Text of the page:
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|The engineering of a support system is driven largely by economics. The goal is to provide effective support at minimal cost. For this reason, wood has been extensively used as a support material for centuries. The cost of timber for mining applications has risen by more than 50% in the past 5 years and is likely to continue to increase as the supply diminishes and further environmental restrictions are placed on timber harvesting. The increased cost and lack of high strength wood in the Western United States has provided incentives to improve the utilization of wood and to develop alternative support materials. This U.S. Bureau of Mines' (USBM) report discusses the basic engineering requirements for the application of various materials for supplemental roof support construction and provides an overview of support systems that use materials other than wood. A comparison of support performance and cost for various material constructions is made to assist the mine operator in support selection. The scope of materials discussed in the report include: (1) conventional mine timber loaded perpendicular to the grain, (2) parallel to the grain timber loading, (3) steel fiber reinforced and air entrained concrete, (4) steel, (5) granular fill materials, and (6) combinations of these as composite support structures. The range of support systems analyzed include wood and concrete cribs, concrete columns and props, steel beams, friction props, and several novel support concepts.|
Additional chapters/articles from the SME-ICGCM book Proceedings of 13th International Conference on Ground Control in Mining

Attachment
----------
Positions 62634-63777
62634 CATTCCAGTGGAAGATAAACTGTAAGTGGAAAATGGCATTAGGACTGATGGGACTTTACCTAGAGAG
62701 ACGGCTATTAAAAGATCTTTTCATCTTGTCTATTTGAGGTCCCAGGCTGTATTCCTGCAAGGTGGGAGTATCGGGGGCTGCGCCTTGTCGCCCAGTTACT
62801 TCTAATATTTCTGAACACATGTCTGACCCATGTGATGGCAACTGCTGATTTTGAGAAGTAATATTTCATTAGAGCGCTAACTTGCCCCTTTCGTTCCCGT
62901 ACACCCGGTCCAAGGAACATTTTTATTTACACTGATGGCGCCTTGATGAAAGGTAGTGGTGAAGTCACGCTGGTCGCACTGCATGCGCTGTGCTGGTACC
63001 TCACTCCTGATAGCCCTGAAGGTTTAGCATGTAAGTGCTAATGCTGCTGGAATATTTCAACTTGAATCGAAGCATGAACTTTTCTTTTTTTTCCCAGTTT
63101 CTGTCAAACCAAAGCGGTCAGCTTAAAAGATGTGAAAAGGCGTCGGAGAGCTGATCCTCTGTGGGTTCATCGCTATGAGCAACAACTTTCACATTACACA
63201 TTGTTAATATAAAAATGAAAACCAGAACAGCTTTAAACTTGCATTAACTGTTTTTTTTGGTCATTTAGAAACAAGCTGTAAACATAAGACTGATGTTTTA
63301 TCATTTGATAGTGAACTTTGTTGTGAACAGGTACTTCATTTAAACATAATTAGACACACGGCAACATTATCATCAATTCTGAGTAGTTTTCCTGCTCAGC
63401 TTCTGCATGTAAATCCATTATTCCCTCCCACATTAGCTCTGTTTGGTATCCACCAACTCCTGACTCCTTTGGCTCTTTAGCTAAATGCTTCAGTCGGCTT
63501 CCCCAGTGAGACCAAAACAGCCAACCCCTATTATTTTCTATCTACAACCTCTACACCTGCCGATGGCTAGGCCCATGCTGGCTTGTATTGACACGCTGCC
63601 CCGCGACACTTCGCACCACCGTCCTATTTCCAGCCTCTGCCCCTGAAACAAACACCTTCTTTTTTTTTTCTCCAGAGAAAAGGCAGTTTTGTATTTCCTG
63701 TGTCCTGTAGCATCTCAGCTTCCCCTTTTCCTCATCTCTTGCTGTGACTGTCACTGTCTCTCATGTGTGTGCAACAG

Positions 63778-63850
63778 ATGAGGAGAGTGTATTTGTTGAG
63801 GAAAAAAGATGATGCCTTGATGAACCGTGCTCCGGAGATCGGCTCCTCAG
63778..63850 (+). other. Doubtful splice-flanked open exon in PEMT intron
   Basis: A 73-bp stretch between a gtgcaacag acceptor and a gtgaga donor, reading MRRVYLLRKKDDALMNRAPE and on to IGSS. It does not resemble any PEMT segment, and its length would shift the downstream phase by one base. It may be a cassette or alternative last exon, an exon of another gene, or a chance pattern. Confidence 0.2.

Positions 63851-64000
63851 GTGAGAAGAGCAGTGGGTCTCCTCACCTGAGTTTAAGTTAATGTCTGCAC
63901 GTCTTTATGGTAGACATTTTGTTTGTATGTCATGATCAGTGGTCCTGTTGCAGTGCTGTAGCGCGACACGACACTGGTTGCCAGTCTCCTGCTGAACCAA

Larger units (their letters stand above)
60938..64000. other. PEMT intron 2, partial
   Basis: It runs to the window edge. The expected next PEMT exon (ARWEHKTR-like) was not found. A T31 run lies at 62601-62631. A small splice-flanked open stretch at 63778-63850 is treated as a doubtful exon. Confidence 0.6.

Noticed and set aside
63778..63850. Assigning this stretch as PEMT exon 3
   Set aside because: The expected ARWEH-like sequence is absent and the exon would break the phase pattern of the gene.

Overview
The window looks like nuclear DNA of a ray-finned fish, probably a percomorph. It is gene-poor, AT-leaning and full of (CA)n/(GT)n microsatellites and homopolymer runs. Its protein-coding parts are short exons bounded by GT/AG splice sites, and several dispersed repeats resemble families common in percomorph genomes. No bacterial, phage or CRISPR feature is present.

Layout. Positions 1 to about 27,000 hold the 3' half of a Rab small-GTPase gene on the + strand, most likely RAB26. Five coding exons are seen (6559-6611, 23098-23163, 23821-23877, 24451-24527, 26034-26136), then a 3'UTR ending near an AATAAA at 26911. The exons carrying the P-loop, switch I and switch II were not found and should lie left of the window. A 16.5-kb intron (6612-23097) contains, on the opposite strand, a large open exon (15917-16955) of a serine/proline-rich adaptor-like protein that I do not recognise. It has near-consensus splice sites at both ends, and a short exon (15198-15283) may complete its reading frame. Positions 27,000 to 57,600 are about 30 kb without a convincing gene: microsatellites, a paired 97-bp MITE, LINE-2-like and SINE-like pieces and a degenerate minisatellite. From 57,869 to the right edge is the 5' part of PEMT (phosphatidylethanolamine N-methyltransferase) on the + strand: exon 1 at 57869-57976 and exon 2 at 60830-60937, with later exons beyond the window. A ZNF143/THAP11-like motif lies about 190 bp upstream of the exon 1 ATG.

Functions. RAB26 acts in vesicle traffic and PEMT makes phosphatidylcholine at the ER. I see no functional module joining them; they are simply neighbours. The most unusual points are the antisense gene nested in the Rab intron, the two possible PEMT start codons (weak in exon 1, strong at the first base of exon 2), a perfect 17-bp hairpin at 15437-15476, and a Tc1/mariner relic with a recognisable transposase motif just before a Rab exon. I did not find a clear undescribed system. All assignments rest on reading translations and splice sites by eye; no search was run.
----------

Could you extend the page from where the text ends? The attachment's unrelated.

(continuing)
|Cable Bolting - Potential Applications For Variable Strata C||Evaluation Of Support Performance In A Highly Stressed Mine||Operational Experience With FLEXIBOLT Systems In Australian||Roofbolting In The Cape Breton Development Corporation'||Some Factors Influencing Stability Of Longwall Gateroad||Design Of Roadway Support Using A Strain Softening Model||Automation Of A Progressive Failure Procedure For Analysis O||The Massive Collapse Of Coal Pillars - Case Histories From T||Time Dependent Strength Of Coal Strata For Long-Term Pillar||Yield Pillar Behavior At Jim Walter No. 7 Mine Stress And St||A Comparison Of Overburden Response Due To Longwall Mining||Longwall Ground Behavior Characteristics In The Illinois Coa||Cavability Study Of A Competent Roof - A Case Study||Roof Pressure Monitoring Using The Integrated Longwalt Autom||Longwall Production, Maintenance, And Roof Control System||The Design And Selection Of Powered Supports For Application||Tailgate Support Practice In U.S. Longwall Mines - A Survey||Influence Of Support Capacity And Geometry On Tailgate Suppo||Innovative Concept In Tailgate Entry Support: Elimination Of||Resin-Grouted Cables For Longwall Tailgate Support Stability||Tailgate Roadway Convergence: A Key Indicator Of Potential G||Assessment Of Wood And Alternative Materials For Supplementa||Experience With The Boundary Element Method Of Numerical Mod||The Fault At The End Of The Tunnel||Microseismic Monitoring In The Sydney Coalfield||Realistic Design Of Ground Control Based On Geotechnical Dat||Underground High Resolution Seismic Method As A Low Cost Alt||Pillarless Longwall Mining For Multiple Seams||Stable Entry Design In A Multi-Seam Environment||Evaluating Roof Control In Underground Coal Mines With The C||Hazard Mapping Combining Geostatistical Modeling Of Coal Min||Stereological Sampling And Analysis For Characterizing Disco||Determining Horizontal Stress Direction Using The Stress Map||Stability And Stress Evaluation In Mines Using In-Seam Seism||Hydrogeologic Effects Of Subsidence At A Longwall Mine In Th||Monitoring Railroad Response To Mining Subsidence And Assess||Study On The High-Pressure Grouting Of The Overburden For Su|